It feels a little strange being a supervisor, but I’m starting to settle into it and am coming up with projects and ideas to set my students to work. I try to let them in on what I’m planning, so that they know that they have a part in the planning as well as the doing. That was one of the things that I really liked about my previous supervisor–he always consulted with us, even if he had the power to just tell us what to do and leave it at that. I’m also trying to connect actions with results, so my students know that there is a purpose behind the tasks that I’m setting. Several mentioned that they felt as if some of the tasks assigned to them in the past were pointless because they couldn’t understand how it served a purpose in the library, so I’m trying to help them understand. I don’t want them to think that I am giving them “busy” work just to give them something to do. I hate doing that kind of work and wouldn’t like to assign it in turn.
Of course, being the new person in the group, I’ve become the puzzle to be cracked. The results are kind of fun. Some have also taken to mentioning who I remind them of… my favorite comments:
1) One student says I remind her of Kat von D… I wonder if it’s the nose?
2) Another says I remind him of Evie from The Mummy… it must be the librarian look.
Oddly, no one said I remind them of Michelle Williams… which is one I’ve been getting since her Dawson’s Creek days.
Went to work, worked on school stuffs, made a ginormous baked ziti for Em’s farewell, and am now finally catching up on web stuffs (though not quite as much as I’d like to).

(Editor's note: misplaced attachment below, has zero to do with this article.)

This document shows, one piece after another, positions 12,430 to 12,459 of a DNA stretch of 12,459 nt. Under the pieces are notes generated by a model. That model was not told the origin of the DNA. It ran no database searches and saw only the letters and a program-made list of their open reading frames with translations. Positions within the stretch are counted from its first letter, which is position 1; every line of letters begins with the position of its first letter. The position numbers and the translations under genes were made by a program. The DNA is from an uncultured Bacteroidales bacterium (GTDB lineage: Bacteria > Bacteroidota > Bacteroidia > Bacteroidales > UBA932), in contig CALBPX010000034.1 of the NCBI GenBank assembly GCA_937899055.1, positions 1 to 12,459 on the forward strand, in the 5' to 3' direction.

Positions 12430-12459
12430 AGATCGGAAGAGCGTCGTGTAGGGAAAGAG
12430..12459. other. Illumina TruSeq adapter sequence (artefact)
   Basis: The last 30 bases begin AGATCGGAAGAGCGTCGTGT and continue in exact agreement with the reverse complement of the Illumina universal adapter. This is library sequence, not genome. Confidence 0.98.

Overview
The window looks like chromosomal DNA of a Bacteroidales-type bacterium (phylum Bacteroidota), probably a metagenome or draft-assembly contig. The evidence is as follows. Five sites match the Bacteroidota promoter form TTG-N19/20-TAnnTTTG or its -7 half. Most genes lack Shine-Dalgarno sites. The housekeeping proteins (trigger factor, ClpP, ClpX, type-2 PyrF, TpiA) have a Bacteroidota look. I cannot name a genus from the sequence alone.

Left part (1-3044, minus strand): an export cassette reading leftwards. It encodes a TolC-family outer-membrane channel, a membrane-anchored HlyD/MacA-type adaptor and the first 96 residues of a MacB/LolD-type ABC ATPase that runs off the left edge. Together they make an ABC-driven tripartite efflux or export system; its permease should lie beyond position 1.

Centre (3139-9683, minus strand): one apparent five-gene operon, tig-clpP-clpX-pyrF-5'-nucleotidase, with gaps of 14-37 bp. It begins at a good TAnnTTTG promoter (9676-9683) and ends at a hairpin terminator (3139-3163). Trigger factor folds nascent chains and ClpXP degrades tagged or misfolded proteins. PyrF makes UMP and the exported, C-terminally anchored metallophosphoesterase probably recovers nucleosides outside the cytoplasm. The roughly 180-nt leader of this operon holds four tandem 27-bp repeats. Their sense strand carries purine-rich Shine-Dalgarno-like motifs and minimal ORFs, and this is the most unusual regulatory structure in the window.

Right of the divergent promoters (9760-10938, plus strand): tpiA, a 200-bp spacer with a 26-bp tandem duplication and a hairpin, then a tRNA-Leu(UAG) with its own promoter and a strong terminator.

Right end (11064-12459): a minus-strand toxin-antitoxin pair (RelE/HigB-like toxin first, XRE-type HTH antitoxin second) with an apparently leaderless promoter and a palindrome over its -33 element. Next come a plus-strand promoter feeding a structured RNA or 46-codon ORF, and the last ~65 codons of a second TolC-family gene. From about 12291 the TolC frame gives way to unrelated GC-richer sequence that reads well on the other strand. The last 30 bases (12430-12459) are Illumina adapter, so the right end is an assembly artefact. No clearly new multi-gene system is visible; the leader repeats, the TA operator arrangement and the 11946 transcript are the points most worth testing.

I guess I can officially say that I’ve been hired by another library and will be leaving the library I’ve been at for the last year. It’s been a bit of a melancholy but happy transition. I’ll really miss the university I work at–it’s my alma mater and I just seemed to feel a part of the place–but I also really like the university I’m going to… it’s smaller, private, so there’s a greater chance to really get that feeling that you’re more than just another person in the great academic machinery. It’ll also be a shorter commute, better hours, and better pay. It’s terrible, but the pay was definitely an issue with my current job. I loved my job, but I hated that I was barely making ends meet. I really think this new job will make me feel much more at ease in that regard. And there just might some room for growth in the future, something else that I found lacking in my soon-to-be former position.
So what made it so official that I felt the need to share? My job went up on the uni’s HR website today. This time next month, I’ll be in a whole new library with a whole new set of patrons and coworkers. I am looking forward to it, but I still feel all the nervy anxieties that I usually do when I don’t quite know what to expect–a little thrilling and terrifying all at once.
Wishing and hoping for the best…
The extended term project that I’m working on for my Collection Development class requires that I play at being a collection development librarian… I chose to pretend to be a collection development/subject specialist for an academic library’s English collection. If I were really managing such a collection, I would be like a kid in a candy store! There are so many wonderful new publications on Victorian literature (I selected the LC classes on Victorian lit for my development & acquisition action plan), my profs in the ol’ English department would be ecstatic if they could get the uni library to order some of this stuff. Hey, I would be ecstatic if I could get them to order this stuff. I always had a terrible time finding recent publications when writing papers and conducting research 😦